While both the deposit cut and the amount of monthly QE purchases fell short of market expectations, this was more than outweighed by the changes to the ECB’s forward guidance and the open-endedness of the measures. While the overall package is expected to dampen volatility in bond markets and will support the periphery, it might not be sufficient to further boost the “hunt for yield” in the near term. The new tiering system combined with an adjustment to TLTRO III is a modest positive for bank equities.

Significant downward revision to 2020 inflation expectations 

The ECB now forecasts euro area inflation at just 1 per cent in 2020, down 40 basis points from its previous forecasts. It also lowered its 2021 forecast by 10 basis points to 1.5 per cent. These are both far below its ‘close to, but below 2 per cent’ target. Given these projections, the continuing slowdown in Europe and elsewhere and very limited support from fiscal policy, the ECB clearly had little option but to act. 

Going into the meeting, market participants were divided on whether the ECB would implement a 10 or a 20 basis point cut to the deposit rate and were expecting new QE to the tune of 25 billion euros per month for 12 months. In the event, it will be 20 billion euros a month. At first glance, therefore, the package might look underwhelming, but with the ECB extending forward guidance and making QE open-ended that would be the wrong conclusion to draw.

The ECB now indicates that rates are expected to remain at current or lower levels until the inflation outlook ‘robustly’ converges to a level ‘close to, but below, 2 per cent within its projection horizon’. This is a clear shift from calendar-based guidance to state-dependent forward guidance. 

The shift has been implemented in a fairly elegant way, with the ECB specifically tying the guidance to its own inflation projections. The reference to the need for ‘robust convergence’ essentially indicates that, despite the shift to state-dependent forward guidance, the ECB will continue to guard against any potential overreaction to transitory effects.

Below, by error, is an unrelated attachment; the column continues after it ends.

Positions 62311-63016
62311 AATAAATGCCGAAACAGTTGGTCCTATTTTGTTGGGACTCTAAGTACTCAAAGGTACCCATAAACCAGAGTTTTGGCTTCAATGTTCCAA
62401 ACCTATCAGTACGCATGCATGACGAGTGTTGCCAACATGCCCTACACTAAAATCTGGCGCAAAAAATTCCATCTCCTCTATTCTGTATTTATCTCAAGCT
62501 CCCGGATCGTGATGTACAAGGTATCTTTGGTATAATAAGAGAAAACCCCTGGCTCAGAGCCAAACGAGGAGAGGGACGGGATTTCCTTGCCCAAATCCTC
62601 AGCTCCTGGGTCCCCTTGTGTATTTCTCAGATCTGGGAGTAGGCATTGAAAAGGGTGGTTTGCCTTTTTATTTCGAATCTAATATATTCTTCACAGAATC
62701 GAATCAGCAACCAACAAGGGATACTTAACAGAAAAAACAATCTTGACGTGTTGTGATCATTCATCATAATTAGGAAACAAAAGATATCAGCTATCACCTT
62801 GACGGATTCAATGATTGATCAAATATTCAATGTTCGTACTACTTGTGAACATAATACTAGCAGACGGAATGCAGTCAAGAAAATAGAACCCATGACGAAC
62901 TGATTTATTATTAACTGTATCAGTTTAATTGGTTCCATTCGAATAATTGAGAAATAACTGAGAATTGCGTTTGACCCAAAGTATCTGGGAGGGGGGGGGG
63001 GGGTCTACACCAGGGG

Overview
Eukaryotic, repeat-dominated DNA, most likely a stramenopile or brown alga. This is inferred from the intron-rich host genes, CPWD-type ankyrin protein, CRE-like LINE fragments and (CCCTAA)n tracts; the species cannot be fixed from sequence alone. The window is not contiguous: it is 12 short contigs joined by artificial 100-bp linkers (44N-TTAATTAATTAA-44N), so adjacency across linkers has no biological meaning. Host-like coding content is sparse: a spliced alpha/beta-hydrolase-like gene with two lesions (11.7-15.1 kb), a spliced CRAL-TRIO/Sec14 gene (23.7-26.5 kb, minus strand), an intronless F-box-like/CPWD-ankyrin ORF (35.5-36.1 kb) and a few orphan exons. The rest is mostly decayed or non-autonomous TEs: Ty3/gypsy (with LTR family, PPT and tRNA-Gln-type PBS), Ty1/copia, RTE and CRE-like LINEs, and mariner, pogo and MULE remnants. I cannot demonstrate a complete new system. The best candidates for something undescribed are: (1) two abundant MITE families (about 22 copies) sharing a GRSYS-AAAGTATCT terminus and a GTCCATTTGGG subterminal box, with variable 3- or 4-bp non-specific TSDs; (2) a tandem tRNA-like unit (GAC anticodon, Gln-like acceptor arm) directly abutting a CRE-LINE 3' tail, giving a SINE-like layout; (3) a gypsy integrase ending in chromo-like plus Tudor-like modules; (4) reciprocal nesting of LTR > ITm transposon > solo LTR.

Source: ECB, Fidelity International, Sept 2019 

Restarting QE with no end date

Just nine months after the previous QE programme was halted, the ECB will restart monthly net asset purchases in November. While exact details have yet to be provided, Draghi guided to a broadly similar composition to the previous programme. The duration of purchases is open-ended and has been tied to the new state-dependent rates guidance, with purchases expected to continue until shortly before the ECB starts raising rates. 

Today’s announcement of a new round of QE will see total ECB holdings increase further from the current 2.5 trillion euro level. At this stage, the ECB has not made any adjustment to issuer limits, and we estimate that at a pace of 20 billion euros of purchases per month, the ECB would have at least 18 to 24 months before this would become necessary. 

Deposit tiering will offset some pain for banks

As had widely been expected, the ECB introduced a tiered system of reserve remuneration, aimed at reducing the impact of negative rates on bank profitability. With banks holding around 1.86 trillion euros of excess reserves at the ECB currently, the direct cost to the banking industry of the latest basis point deposit rate cut, without tiering, amounts to 1.86 billion euros per year. 

Under the new system, excess reserves up to six times the minimum reserve requirement will be exempt from the deposit facility rate. This implies that close to 800 billion euros of excess reserves will be exempt, translating into a reduction of the cost of holding excess reserves for banks of up to 4 billion euros. 

In addition, the ECB adjusted the new TLTRO III programme by reducing the lowest rate achievable for banks to in-line with the deposit rate, whereas previously it had indicated the rate would be 10 basis points above the deposit rate. The maturity of the new TLTRO operations will now be three years instead of two years. Relative to expectations the combination of the two is a modest positive for bank equities. 

Tom Ackermans

Tom Ackermans

Equity Research Analyst